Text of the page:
_ (c) ... average potential (V) of lithium deintercalation (d) ... cycle characteristics (the number of the cycles at which the discharge capacity was reduced to 60% of that of the first cycle) Run No. (a) (b) (c) (d) (mAh/g) (V) (cycles) 1 SnS 485 3.53 257 2 SiS2 327 3.44 77 3 SnS2 453 3.53 267 4 PbS 475 3.38 138 GeS 451 3.58 172 6 GeS2 428 3.58 181 7 As2Ss 328 3.11 125 8 Sb2S3 362 3.06 116 9 Sb2S5 350 3.02 140 Bi2S3 406 3.19 129 11 BiS 422 3.20 160 12 InS 318 3.18 88 13 ZnS 302 3.31 99 14 MgS 318 3.45 101 The results in Table 1 reveal that the negative electrode active material according to the present invention provides a nonaqueous secondary battery having excellent ~`:

charge and discharge cycle characteristics, a high discharge potential, and a high capacity.

A coin type nonaqueous secondary battery was prepared and tested in the same manner as in Example 1, except for using each of compounds shown in Table 2 (prepared above) as a negative electrode active material. The results are shown in Table 2.

Run No. (a) (b) (c) (d) (mAh/g) (V) (cycles) 1 SnSe 481 3.54 240 2 SnSe2 462 3.53 262 3 PbSe 465 3.53 142 4 GeSe2 425 3.57 190 As2Se 319 3.10 118 6 Sb2Se 362 3.05 153 7 BiSe 431 3.17 162 8 InSe 303 3.18 87 The results in Table 2 reveal that the negative electrode active material according to the present invention provides a nonaqueous secondary battery having excellent charge and discharge cycle characteristics, a high discharge potential, and a high capacity.

A coin type nonaqueous secondary battery was prepared and tested in the same manner as in Example 1, except for using each of compounds shown in Table 3 (prepared above) as a negative electrode active material. The results are shown in Table 3.

Run No. (a) (b) (c) (d) (mAh/g) (V) (cycles) 1 SnTe 462 3.54 228 2 SnTe2 418 3.53 241 3 PbTe 410 3.33 130 4 GeTe2 403 3.58 188 Sb2Te 358 3.02 159 6 BiTe 421 3.17 150 7 InTe 311 3.16 101 The results in Table 2 reveal that the negative electrode active material according to the present invention provides a nonaqueous secondary battery having excellent charge and discharge cycle characteristics, a high discharge potential, and a high capacity.

A coin type nonaqueous secondary battery was prepared and tested in the same manner as in Example 1, except for using TiS2 or MoS2 as a negative electrode active material.

The results are shown in Table 4.

_ 2143388 Run No. (a) (b) (c) (d) (mAh/g) (V) (cycles) 1 TiSz 127 1.72 104 2 MoS2 115 1.50 110 It is seen that the use of the chalcogenide compound of the present invention as a negative electrode active material provides a battery superior to that using TiS2 or MoS2 in terms of charge and discharge cycle characteristics, a discharge potential, and a discharge capacity.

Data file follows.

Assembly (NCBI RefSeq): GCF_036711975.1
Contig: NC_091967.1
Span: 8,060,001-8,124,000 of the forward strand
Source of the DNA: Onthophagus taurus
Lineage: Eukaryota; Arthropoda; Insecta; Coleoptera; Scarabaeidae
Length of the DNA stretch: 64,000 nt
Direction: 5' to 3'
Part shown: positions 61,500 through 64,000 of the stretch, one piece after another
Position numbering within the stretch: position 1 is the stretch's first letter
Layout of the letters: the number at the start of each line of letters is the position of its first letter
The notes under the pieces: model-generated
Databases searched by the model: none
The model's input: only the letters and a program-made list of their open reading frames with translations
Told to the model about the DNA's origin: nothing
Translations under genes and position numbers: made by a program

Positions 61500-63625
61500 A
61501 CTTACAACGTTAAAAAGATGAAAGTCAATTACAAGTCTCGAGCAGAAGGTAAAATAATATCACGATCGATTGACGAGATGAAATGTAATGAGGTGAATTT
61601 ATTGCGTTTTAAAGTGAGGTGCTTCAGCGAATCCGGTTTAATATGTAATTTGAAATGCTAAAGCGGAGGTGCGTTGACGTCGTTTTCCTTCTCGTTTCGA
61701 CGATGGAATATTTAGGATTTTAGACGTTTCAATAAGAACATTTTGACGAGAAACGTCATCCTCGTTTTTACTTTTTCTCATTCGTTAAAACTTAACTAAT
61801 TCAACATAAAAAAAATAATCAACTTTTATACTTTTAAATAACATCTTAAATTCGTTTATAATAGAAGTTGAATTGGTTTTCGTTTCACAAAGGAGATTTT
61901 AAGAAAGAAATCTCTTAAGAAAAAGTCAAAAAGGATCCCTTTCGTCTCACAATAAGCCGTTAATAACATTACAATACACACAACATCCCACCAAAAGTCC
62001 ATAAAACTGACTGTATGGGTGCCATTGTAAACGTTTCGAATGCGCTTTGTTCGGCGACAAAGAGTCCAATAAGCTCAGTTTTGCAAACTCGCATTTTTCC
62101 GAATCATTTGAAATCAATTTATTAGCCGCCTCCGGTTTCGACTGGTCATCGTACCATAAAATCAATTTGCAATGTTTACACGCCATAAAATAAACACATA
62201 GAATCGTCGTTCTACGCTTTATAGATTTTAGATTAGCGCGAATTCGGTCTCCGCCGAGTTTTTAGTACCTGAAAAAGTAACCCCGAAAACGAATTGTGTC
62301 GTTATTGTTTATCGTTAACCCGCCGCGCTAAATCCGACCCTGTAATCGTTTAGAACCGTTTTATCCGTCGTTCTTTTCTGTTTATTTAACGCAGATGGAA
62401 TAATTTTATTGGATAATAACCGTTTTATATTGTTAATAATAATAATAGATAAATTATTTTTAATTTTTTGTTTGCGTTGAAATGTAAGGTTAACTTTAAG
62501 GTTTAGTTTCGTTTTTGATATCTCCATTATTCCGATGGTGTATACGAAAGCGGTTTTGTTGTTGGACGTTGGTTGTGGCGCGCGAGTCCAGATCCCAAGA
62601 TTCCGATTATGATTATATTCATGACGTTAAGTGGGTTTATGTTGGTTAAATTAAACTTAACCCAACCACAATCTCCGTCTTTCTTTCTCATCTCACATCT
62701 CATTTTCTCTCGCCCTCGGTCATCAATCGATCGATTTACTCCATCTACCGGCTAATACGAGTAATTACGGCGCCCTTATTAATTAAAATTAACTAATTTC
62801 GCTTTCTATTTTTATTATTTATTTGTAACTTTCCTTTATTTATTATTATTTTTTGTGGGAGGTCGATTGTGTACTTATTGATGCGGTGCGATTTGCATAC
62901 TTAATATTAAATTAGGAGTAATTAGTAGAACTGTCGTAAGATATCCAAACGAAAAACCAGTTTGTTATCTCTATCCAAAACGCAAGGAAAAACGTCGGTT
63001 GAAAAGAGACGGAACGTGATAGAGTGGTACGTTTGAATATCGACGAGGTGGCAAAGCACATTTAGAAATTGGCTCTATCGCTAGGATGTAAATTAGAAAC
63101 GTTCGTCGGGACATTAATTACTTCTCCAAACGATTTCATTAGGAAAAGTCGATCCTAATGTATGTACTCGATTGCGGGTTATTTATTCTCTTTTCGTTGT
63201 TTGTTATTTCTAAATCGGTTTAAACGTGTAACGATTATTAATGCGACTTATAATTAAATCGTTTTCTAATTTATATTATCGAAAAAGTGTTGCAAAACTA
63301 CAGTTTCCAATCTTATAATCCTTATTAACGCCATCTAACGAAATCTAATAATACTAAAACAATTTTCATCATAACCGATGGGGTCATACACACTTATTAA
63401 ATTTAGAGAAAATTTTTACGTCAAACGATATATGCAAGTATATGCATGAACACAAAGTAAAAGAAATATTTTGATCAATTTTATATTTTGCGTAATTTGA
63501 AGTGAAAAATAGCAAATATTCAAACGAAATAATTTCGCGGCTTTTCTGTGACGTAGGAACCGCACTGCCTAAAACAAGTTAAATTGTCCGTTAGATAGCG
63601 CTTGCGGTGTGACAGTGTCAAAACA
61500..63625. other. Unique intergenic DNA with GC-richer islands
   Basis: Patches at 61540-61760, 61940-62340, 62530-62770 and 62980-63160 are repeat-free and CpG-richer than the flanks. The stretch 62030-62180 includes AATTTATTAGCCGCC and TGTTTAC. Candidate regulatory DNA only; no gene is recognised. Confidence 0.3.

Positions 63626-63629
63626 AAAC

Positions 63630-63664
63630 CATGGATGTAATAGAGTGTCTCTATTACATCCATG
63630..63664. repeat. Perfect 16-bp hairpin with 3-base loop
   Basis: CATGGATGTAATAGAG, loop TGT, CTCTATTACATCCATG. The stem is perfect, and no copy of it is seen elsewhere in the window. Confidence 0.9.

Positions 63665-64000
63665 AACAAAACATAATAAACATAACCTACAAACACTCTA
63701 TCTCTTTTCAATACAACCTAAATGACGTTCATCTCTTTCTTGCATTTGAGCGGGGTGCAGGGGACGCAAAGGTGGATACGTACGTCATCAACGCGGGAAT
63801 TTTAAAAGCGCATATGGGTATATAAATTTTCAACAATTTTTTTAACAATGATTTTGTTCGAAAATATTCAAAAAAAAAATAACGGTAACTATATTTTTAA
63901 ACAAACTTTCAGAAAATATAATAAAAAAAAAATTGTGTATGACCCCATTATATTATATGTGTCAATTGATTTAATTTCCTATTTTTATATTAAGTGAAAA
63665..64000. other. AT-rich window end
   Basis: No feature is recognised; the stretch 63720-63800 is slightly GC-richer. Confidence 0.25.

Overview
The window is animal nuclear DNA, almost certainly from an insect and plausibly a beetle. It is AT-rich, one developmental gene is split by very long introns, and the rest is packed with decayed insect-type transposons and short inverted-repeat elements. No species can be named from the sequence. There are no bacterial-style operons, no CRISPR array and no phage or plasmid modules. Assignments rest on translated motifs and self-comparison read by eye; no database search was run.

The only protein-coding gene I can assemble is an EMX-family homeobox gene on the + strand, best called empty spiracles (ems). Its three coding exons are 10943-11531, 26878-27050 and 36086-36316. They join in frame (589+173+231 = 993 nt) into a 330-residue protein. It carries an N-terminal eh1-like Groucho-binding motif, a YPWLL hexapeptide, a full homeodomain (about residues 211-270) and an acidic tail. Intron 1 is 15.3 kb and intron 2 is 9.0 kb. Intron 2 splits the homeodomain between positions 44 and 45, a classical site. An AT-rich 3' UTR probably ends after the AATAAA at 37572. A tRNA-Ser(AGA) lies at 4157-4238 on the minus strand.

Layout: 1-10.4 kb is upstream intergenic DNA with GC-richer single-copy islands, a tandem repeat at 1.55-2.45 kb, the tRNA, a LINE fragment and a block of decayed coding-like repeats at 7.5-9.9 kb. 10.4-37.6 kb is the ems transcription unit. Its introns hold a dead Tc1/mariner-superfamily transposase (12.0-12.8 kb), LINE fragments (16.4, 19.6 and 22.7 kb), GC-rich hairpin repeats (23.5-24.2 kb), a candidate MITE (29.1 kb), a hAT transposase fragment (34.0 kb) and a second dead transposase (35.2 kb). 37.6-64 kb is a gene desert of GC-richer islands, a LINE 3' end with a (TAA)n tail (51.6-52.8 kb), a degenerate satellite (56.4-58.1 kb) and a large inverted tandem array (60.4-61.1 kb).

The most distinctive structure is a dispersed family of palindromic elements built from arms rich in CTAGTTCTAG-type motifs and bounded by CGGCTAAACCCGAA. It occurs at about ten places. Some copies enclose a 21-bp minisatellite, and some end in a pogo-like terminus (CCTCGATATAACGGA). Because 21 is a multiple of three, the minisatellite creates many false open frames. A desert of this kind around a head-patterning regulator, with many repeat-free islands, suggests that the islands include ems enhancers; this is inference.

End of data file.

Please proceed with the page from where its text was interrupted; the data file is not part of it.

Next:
A coin type nonaqueous secondary battery was prepared as in Example 1, except for using a negative electrode active material mixture consisting of 82% of a carbonaceous coal type coke (~'LCP-u~ of Nippon Steel Co., Ltd.) as a negative electrode active material, 12% of acetylene black as a negative electrode conducting agent, and 6% of an ethylene-propylene-diene copolymer ("ESPREN" of Sumitomo Chemical Co., Ltd.) as a negative electrode binder.
The resulting nonaqueous secondary battery was subjected to a charge and discharge test under conditions of a constant current density of 0.75 mA/cm2, a voltage between 3.95 V and 2.7 V. The test was started with charging. The results obtained are shown in Table 5.

``~ 21 ~3388 Run No. (a) (b) (c) (d) (mAh/g) (V) (cycles) 1 LCP-u 150 3.60 72 It is seen that the use of the chalcogenide compound of the present invention as a negative electrode active material provides a battery superior to that using a carbonaceous material in terms of charge and discharge cycle characteristics and a discharge capacity.

A coin type nonaqueous secondary battery was prepared and tested in the same manner as in Run No. 1 of Example 1, except for replacing LiCoO2 as a positive electrode active material with LiNiO2, LiCoO.95V0.05O2.07 or LiMn2O4. The results obtained are shown in Table 6.

Positive Run Electrode No. Active Material (b) (c) (d) (mAh/g) (V) (cycles) 1 LiCoO2 485 3.53 257 2 LiNiO2 491 3.42 263 3LiCoO.95V0.0502.07 481 3.S3 308 4 LiMn2O4 472 3.55 261 It is seen that the battery according to the present invention is excellent in all of charge and discharge cycle characteristics, discharge potential, and discharge capacity regardless of which of the above positive electrode active materials is used.

A mixture of 86% of SnS (prepared in Synthesis A) as a negative electrode active material, 6% of graphite and 3%
of acetylene black as conducting agents was mixed with 4% of polyvinylidene fluoride and 1% of carboxymethyl cellulose as binders. The mixture was kneaded together with water to prepare a slurry. The slurry was coated on both sides of a 18 ~m thick copper foil by means of a doctor blade coater and, after drying, compressed by calendaring. The compressed sheet was cut to a prescribed size to prepare an 80 ~m thick negative electrode sheet (9).